Opening Statement for Minister Dlamini Zuma at the Asian-African Ministerial Meeting of 20 April 2005 in Jakarta, Indonesia

Honourable Ministers
Your Excellencies
Heads and Representatives of Regional and Sub-regional organisations
Distinguished Guests
Ladies and Gentlemen

On behalf of the Government and people of South Africa and as co-host, allow me to welcome you all to the Asia-Africa Ministerial and to express our thanks for the role that Indonesia has played in preparing for these Summit meetings.

Before proceeding, I would like to express my deepest condolences and that of the people of South Africa to the victims and survivors of the Tsunami that took place on 26 December 2004 and the earthquake at the end of March. These tragic events bear testament to the vulnerability of all human life, but we must find a way to support and secure a better life for all the peoples of our nations.

The purpose of our meeting here today is to launch a new strategic partnership that aims to enhance and improve the quality of life for our peoples. Our collective effort is born of the necessity and the reality that our people continue to struggle and suffer on a daily basis. The most marginalised groups are often the most affected by poverty, disaster, underdevelopment and disease. For this reason, it is imperative that our two continents work together to ensure a better life for all.

Distinguished Delegates,

This Summit also marks the 50th Anniversary of the first Asia-Africa Conference of 1955. In our commemoration of the Golden Jubilee, we must acknowledge and remember those leaders whose great foresight paved the way for Asian-African co-operation into the new Millennium. It is also important to recall that these leaders put forward a vision of an equitable human society during an era of great economic and political hardship. If one examines the Ten Principles of Bandung, we truly see how visionary they were and how relevant their vision still is today.

Former President Soekarno of Indonesia noted, "And, I beg of you do not think of colonialism only in the classic form which we of Indonesia, and our brothers in different parts of Asia and Africa, knew. Colonialism has its modern dress, in the form of economic control, intellectual control, actual physical control by a small but alien community within a nation." He furthermore expressed that, "No task is more urgent than that of preserving peace. Without peace our independence means little. The rehabilitation and upbuilding of our countries will have little meaning".

The world of 1955 is vastly different from the world today. Six African countries attended the 1955 Conference of which Ghana, known then as the Gold Coast, and Sudan were not independent states, while the African National Congress represented South Africa, which could not participate as a sovereign state because of apartheid. Oliver Tambo, the President of the ANC at the time described the Conference as, "a step in the direction of meeting the aspirations of the vast majority of mankind, particularly the oppressed peoples of Asia and Africa." He furthermore stated that the various delegates and the people who met were themselves for centuries, "the subjects of exploitation and foreign domination by Western colonial powers, and have now decided to take the destiny of their people and their countries unto themselves. It is logical to expect people who themselves have so long been persecuted, oppressed and humiliated, to be strongly conscious of these evils and more realistic in their approach to them since they have no other designs, save to see the end of exploitation, colonialism and racial domination. They want to see permanent independence of their newly-founded democracies and the freeing of those who are still under the yoke of foreign domination and racial oppression."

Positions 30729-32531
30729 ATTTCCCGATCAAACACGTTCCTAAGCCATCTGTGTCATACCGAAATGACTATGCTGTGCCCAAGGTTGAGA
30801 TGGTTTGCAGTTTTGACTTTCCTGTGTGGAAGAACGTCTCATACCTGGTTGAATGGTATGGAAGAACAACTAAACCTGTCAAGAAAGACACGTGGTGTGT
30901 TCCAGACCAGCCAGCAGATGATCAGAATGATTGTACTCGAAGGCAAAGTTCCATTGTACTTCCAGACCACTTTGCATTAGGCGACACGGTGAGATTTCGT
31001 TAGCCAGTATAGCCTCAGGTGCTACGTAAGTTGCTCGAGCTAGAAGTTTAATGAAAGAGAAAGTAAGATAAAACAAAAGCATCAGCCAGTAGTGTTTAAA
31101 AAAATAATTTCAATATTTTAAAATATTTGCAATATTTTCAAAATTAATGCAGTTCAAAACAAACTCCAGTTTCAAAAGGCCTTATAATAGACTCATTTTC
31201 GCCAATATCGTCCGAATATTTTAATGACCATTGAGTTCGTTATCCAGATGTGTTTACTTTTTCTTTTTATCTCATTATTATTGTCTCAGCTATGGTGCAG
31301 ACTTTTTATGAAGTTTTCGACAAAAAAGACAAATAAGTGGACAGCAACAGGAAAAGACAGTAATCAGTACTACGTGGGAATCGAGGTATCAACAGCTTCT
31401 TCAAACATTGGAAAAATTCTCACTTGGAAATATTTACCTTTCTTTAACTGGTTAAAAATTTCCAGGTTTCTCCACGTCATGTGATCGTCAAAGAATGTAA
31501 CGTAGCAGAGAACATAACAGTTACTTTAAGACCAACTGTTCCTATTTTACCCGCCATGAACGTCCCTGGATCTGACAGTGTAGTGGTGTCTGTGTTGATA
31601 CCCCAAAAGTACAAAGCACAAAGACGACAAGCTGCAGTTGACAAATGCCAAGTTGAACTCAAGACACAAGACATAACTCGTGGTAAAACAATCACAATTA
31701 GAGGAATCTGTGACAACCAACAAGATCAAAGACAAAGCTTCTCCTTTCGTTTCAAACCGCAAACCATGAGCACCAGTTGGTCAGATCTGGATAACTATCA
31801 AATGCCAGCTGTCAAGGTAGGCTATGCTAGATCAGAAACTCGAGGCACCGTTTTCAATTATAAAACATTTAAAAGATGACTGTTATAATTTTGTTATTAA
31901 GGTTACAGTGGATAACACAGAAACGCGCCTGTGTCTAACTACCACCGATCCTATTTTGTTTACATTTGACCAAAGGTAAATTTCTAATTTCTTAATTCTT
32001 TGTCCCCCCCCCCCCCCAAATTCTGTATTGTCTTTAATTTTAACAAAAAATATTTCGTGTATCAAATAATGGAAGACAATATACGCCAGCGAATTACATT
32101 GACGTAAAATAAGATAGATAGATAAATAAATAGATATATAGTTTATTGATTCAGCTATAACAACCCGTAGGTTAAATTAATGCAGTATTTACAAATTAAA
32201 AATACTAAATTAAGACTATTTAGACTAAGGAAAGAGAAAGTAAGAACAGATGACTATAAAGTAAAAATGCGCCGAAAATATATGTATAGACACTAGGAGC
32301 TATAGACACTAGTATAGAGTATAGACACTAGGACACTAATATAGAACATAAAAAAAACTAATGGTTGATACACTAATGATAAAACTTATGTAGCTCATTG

Fifty years later, however, almost all the countries of Asia and Africa have thrown off the shackles of colonialism and South Africa is able to participate as a sovereign state with a government elected by the people.

Great strides have been made globally in terms of promoting a culture of respect for human rights and democracy, altering the status quo of women in the world, and working towards the eradication of racial and ethnic discrimination. The advances since 1955 would not have been possible without the vision of those leaders. Despite these advances, however, we still live in a world where the chasm between rich and poor is widening rather than narrowing.

As Asians and Africans we have had a long tradition of working and living together. We recognise in each other a common humanity and common destiny, as we have suffered the same afflictions and humiliations imposed by colonialism and face similar challenges in terms of an unequal international world order, poverty and underdevelopment. As countries of the South, we have to continue championing the cause of ensuring a more balanced and equitable global order where the development and advancement of the peoples of both our continents are prioritised.

I am certain that in this partnership we will find enduring ways of jointly addressing the challenges that face our continents. I would like to emphasise the importance of bringing our regions closer together by using both our similarities and strengths to encourage development. The responsibility of making this partnership successful and effective is shared by our collective and all other stakeholders to ensure that we find innovative and concrete ways and means to strengthen co-operation between these two continents that have bequeathed to humanity such a rich, ancient enduring civilisation.